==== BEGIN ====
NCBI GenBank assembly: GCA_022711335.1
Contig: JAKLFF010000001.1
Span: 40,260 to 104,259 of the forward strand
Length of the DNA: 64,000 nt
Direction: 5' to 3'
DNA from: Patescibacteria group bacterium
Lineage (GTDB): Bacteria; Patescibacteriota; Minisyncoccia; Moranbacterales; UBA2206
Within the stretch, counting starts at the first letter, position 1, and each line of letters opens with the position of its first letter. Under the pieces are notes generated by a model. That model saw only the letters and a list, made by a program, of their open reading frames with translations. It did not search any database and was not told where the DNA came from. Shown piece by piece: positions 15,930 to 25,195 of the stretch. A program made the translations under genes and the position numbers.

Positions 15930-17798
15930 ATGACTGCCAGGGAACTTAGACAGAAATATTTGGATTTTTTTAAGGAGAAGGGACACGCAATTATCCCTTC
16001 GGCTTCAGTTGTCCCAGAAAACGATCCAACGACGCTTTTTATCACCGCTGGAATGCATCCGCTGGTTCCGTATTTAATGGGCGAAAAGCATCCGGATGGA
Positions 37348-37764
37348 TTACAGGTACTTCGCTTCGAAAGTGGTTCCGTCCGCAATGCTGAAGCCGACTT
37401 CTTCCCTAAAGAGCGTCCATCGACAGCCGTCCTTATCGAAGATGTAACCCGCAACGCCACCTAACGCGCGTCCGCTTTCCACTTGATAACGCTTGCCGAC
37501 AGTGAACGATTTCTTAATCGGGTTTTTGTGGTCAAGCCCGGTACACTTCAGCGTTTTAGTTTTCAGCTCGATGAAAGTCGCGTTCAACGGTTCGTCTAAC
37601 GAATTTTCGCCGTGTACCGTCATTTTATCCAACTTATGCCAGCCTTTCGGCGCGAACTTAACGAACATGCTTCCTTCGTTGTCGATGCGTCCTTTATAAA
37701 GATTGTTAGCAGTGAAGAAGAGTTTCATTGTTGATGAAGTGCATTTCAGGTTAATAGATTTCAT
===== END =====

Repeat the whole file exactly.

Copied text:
NCBI GenBank assembly: GCA_022711335.1
Contig: JAKLFF010000001.1
Span: 40,260 to 104,259 of the forward strand
Length of the DNA: 64,000 nt
Direction: 5' to 3'
DNA from: Patescibacteria group bacterium
Lineage (GTDB): Bacteria; Patescibacteriota; Minisyncoccia; Moranbacterales; UBA2206
Within the stretch, counting starts at the first letter, position 1, and each line of letters opens with the position of its first letter. Under the pieces are notes generated by a model. That model saw only the letters and a list, made by a program, of their open reading frames with translations. It did not search any database and was not told where the DNA came from. Shown piece by piece: positions 15,930 to 25,195 of the stretch. A program made the translations under genes and the position numbers.

Positions 15930-17798
15930 ATGACTGCCAGGGAACTTAGACAGAAATATTTGGATTTTTTTAAGGAGAAGGGACACGCAATTATCCCTTC
16001 GGCTTCAGTTGTCCCAGAAAACGATCCAACGACGCTTTTTATCACCGCTGGAATGCATCCGCTGGTTCCGTATTTAATGGGCGAAAAGCATCCGGATGGA
Positions 37348-37764
37348 TTACAGGTACTTCGCTTCGAAAGTGGTTCCGTCCGCAATGCTGAAGCCGACTT
37401 CTTCCCTAAAGAGCGTCCATCGACAGCCGTCCTTATCGAAGATGTAACCCGCAACGCCACCTAACGCGCGTCCGCTTTCCACTTGATAACGCTTGCCGAC
37501 AGTGAACGATTTCTTAATCGGGTTTTTGTGGTCAAGCCCGGTACACTTCAGCGTTTTAGTTTTCAGCTCGATGAAAGTCGCGTTCAACGGTTCGTCTAAC
37601 GAATTTTCGCCGTGTACCGTCATTTTATCCAACTTATGCCAGCCTTTCGGCGCGAACTTAACGAACATGCTTCCTTCGTTGTCGATGCGTCCTTTATAAA
37701 GATTGTTAGCAGTGAAGAAGAGTTTCATTGTTGATGAAGTGCATTTCAGGTTAATAGATTTCAT